#BalanceforBetter on International Women's Day

March 8 is International Women's Day. The campaign theme for 2019 is #BalanceforBetter

A balanced world is a better world. How can you help forge a more gender-balanced world?
Celebrate women's achievement. Raise awareness against bias. Take action for equality.

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Collective action and shared responsibility for driving a gender-balanced world is key. International Women's Day is a global day celebrating the social, economic, cultural and political achievements of women - while also marking a call to action for accelerating gender balance.

The first International Women's Day occurred in 1911, supported by over one million people. Today, IWD belongs to all groups collectively everywhere. IWD is not country, group or organization specific.

Women in Saskatchewan are making remarkable progress in many diverse roles in our economy.  Women and girls contribute to everything from medicine, to innovation and technology, and economic and entrepreneurial participation.  Women in agriculture take on vital leadership roles in our rural communities that continue to shape important conversations.
 
“International Women’s Day is a way to recognize the achievements of Saskatchewan’s women and girls,” Minister Responsible for the Status of Women Tina Beaudry-Mellor said.  “Women around the province are disrupting many industries, boardrooms, and entrepreneurial ventures. The more opportunities that are opened up for women, the more our economy benefits.”
 
“It is great to see that in 2018 Saskatchewan had the second highest employment rate for women in the country,” Trade and Export Development Minister Jeremy Harrison said.  “Women in Saskatchewan continue to play a significant role in our economy and we are proud of their accomplishments.”
 
More women are also participating in elected office.  The Status of Women Office is pleased to announce funding for the Women in the Legislature Program, in its eighth year of operation at the University of Saskatchewan.  Women in the Legislature promotes the participation of women in politics and governance, and gives students the opportunity to see how women contribute in government institutions
 Gloria Steinem, world-renowned feminist, journalist and activist once explained "The story of women's struggle for equality belongs to no single feminist nor to any one organisation but to the collective efforts of all who care about human rights."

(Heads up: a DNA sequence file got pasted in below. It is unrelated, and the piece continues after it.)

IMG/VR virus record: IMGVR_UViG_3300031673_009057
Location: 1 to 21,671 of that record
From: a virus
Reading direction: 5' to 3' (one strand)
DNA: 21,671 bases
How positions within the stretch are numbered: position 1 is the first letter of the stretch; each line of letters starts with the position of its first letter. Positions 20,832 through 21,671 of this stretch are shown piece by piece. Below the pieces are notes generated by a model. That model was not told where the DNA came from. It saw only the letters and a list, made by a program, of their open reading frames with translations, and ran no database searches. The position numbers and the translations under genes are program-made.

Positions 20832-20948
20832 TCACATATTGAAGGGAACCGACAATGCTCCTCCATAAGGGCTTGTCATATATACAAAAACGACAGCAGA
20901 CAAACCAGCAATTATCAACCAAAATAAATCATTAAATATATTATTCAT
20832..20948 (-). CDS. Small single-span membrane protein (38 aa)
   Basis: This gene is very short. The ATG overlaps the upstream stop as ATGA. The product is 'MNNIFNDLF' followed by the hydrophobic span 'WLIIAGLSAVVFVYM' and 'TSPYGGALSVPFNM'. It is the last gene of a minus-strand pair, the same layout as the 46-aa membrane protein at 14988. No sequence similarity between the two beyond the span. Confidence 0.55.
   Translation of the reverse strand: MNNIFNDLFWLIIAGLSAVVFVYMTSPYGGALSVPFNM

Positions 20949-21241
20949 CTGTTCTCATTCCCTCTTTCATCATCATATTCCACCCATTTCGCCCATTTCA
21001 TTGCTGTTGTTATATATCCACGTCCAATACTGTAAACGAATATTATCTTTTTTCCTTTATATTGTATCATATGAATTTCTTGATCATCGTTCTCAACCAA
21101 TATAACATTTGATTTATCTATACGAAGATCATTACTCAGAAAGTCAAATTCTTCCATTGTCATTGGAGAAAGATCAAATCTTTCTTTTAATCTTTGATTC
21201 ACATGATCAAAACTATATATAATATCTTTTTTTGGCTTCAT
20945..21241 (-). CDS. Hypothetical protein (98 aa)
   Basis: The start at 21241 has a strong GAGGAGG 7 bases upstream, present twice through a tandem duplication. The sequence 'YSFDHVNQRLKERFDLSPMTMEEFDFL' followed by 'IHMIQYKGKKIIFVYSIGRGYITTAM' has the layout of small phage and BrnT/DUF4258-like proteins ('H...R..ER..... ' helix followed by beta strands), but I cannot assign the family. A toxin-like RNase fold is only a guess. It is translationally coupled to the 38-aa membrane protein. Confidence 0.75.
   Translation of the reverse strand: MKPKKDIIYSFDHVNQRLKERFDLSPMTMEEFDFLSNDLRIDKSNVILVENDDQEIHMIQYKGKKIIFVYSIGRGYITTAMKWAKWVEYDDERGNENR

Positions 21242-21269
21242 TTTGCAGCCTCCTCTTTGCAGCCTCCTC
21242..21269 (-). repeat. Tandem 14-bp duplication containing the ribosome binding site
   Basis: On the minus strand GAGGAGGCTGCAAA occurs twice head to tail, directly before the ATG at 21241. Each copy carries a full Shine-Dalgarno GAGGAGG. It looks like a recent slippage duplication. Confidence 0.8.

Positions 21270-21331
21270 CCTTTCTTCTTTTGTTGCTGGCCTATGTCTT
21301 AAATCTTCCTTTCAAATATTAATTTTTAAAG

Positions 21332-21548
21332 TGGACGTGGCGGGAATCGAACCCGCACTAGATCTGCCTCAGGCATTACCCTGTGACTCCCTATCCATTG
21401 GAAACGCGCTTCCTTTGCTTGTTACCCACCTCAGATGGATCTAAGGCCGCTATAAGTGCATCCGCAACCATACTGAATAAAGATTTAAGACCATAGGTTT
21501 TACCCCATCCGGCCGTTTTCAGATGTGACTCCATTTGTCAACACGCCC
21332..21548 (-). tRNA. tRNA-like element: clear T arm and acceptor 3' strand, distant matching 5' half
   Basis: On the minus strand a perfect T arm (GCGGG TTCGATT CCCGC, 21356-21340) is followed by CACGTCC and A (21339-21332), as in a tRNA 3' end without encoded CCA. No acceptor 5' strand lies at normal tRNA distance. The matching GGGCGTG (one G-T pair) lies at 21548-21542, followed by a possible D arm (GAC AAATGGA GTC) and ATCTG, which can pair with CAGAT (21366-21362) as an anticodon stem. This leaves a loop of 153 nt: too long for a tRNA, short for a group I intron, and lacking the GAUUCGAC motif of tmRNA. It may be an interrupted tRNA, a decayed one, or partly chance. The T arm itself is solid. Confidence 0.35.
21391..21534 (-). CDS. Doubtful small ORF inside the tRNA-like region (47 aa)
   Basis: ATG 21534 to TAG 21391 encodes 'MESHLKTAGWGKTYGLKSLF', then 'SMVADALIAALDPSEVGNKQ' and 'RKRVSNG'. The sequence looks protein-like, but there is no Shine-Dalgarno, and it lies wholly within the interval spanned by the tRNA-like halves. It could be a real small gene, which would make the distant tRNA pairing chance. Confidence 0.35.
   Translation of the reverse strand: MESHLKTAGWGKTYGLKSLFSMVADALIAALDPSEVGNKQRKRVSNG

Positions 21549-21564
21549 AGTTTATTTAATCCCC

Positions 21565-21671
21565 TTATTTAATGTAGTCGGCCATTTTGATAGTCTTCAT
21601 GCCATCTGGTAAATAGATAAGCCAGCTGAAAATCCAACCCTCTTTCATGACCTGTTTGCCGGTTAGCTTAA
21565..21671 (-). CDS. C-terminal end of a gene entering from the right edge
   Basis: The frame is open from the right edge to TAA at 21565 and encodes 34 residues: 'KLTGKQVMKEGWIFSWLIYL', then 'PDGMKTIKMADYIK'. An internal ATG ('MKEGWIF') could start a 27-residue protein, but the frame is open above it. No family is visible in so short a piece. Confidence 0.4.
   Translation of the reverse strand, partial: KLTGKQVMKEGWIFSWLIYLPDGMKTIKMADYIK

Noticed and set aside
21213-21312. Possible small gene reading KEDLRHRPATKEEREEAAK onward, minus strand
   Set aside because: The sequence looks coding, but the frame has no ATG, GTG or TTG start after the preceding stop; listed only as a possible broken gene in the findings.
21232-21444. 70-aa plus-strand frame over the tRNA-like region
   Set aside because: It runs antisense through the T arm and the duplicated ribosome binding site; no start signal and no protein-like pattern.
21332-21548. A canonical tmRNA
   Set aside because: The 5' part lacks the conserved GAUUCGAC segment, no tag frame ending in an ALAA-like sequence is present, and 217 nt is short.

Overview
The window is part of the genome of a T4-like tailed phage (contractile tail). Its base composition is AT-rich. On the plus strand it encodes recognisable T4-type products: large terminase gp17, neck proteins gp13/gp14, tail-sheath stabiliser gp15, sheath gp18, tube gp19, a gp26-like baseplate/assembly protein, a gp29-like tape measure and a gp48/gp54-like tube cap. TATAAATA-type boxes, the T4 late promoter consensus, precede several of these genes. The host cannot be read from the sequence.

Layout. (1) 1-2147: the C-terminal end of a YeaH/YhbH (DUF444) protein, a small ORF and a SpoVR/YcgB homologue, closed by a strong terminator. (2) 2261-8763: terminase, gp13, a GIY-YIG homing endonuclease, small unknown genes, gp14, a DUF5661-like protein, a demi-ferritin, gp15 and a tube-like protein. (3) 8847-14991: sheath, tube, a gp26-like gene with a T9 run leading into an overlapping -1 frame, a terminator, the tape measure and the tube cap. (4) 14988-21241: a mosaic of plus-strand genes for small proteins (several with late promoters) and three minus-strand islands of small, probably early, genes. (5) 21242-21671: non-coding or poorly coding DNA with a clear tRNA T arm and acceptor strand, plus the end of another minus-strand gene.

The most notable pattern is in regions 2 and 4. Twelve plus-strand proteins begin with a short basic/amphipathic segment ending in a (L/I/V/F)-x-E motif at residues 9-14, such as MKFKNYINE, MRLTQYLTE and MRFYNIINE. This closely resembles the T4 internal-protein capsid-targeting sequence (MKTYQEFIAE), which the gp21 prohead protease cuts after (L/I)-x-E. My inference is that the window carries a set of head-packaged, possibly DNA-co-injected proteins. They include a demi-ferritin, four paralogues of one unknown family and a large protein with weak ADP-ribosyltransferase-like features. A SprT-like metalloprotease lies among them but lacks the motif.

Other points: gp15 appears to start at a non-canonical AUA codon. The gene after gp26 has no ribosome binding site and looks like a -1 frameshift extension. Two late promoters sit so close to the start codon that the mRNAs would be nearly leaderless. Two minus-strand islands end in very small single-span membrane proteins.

Women continue to blaze trails in the 21st century, influencing world events, politics and businesses near and far.
In the United States, more women were elected to Congress in 2018 than in any other point in history. In 1916, Jeannette Rankin became the first woman to hold a seat in the House of Representatives, and today there are 110 women serving in Congress. And such progress is not exclusive to the United States. The World Economic Forum says 56 of the 146 nations studied have had a female head of government in the past 50 years.
Females have also grown in their high-priority roles in the business sector. In 2017, Fortune magazine reported there were 32 female CEOs leading companies such as General Motors, PepsiCo and Lockheed Martin.
Throughout history, many women have made notable impacts in their communities and on society. The following are just a handful of women whose accomplishments are worthy of celebration.
• Millicent Farrett Fawcett: This powerful leader campaigned for women’s suffrage in 1866 at the tender age of 22, leading the National Union of Women’s Suffrage Societies. Her goal was realized 61 years later.
• Marie Sklodowska Curie: This Polish-born scientist founded a new science of radioactivity, which would have a sizable impact on the treatment of cancer. Curie also was the first woman to win a Nobel Prize.
• Ruth Law: Despite Orville Wright refusing to teach her to fly, Law learned to be a pilot in the early 20th century. At 28, she beat the cross-country flight record with a 590-mile flight from Chicago to Hornell, N.Y., and later inspired Amelia Earhart.
• Ada Lovelace: This gifted mathematician is considered to be the first computer programmer in the early days of computers.
• Valentina Tereshkova: In June 1963, cosmonaut Tereshkova became the first woman in space. Despite a lack of formal flight training, Tereshkova was selected for the space program due to her skills as an amateur parachutist.
• Oprah Winfrey: Winfrey’s rise from poverty to the status of household name and billionaire mogul is a true rags-to-riches story.
• Nancy Pelosi: Congresswoman Pelosi became the first and thus far only female to serve as Speaker of the United States House of Representatives. She is the highest-ranking female elected official in U.S. history.
These are just a handful of the many influential women who have shaped history.